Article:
(SLIDE SHOW) 1064 nm Raman spectrometer offerings grow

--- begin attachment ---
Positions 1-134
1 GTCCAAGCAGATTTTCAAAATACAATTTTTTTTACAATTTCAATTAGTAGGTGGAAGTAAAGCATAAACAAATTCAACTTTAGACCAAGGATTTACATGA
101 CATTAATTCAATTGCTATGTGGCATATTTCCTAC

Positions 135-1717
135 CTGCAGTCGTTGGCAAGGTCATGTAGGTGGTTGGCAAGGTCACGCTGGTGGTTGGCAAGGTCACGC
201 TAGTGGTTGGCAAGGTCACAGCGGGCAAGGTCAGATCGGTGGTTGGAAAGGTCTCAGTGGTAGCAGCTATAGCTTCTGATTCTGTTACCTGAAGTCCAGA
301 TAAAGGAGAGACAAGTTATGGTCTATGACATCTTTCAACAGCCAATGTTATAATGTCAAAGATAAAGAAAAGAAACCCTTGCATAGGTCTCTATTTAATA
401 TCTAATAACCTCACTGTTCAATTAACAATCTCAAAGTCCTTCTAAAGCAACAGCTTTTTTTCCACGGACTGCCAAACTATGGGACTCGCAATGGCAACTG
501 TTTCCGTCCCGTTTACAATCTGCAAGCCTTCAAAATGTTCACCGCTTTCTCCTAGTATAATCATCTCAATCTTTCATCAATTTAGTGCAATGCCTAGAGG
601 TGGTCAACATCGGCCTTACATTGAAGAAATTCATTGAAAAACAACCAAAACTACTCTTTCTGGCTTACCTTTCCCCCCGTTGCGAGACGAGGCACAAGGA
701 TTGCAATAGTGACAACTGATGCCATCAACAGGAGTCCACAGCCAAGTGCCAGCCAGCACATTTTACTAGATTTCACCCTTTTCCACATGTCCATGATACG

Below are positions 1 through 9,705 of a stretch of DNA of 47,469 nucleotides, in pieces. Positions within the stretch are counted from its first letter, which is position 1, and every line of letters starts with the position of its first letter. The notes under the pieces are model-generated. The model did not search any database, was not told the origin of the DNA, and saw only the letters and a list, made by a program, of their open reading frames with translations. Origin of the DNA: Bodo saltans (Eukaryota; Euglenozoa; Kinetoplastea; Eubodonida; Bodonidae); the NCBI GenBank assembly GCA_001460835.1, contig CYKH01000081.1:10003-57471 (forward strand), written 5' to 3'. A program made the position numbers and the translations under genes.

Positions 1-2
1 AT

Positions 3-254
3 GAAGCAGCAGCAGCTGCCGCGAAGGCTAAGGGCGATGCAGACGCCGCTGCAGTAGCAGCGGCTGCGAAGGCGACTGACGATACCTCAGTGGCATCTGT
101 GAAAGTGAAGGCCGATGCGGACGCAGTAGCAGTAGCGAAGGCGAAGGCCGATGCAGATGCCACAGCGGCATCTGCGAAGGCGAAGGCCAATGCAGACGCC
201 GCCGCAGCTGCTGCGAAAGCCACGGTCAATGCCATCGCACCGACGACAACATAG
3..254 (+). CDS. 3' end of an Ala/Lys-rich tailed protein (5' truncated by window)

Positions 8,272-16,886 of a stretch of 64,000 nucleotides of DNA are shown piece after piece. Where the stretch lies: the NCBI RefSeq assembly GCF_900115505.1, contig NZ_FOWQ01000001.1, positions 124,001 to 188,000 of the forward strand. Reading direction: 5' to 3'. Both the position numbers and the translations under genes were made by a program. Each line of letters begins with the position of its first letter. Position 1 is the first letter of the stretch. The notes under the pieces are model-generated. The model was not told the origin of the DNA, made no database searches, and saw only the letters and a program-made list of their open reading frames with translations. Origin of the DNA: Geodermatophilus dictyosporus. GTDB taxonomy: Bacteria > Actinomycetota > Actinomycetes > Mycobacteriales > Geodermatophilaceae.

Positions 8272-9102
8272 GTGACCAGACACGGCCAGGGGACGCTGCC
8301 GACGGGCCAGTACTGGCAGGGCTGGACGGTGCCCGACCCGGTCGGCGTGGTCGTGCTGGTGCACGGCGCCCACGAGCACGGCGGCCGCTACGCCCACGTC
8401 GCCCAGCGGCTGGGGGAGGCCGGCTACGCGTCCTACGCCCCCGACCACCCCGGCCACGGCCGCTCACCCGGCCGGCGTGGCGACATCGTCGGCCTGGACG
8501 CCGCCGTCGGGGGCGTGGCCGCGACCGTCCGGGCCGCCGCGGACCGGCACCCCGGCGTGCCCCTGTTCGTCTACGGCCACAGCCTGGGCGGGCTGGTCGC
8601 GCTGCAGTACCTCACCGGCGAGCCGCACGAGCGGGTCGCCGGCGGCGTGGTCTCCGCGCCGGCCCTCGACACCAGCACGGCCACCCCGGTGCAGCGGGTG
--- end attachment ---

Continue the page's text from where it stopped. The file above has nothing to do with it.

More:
Handheld and miniature spectrometer designs continue to evolve as optical components and detectors improve in performance while shrinking in size, enabling in-the-field applications to emerge from the constraints of the laboratory. Although the Raman scattering signal is much weaker than the Rayleigh-scattered light, Raman spectroscopy at wavelengths spanning the ultraviolet to the near-infrared can provide more detailed and specific information on vibrational modes of the sample, making it able to identify more chemical components and materials than standard spectroscopy. By moving to longer excitation wavelengths like 1064 nm, fluorescence interference signals are better eliminated and dynamic range of the measurement is increased.

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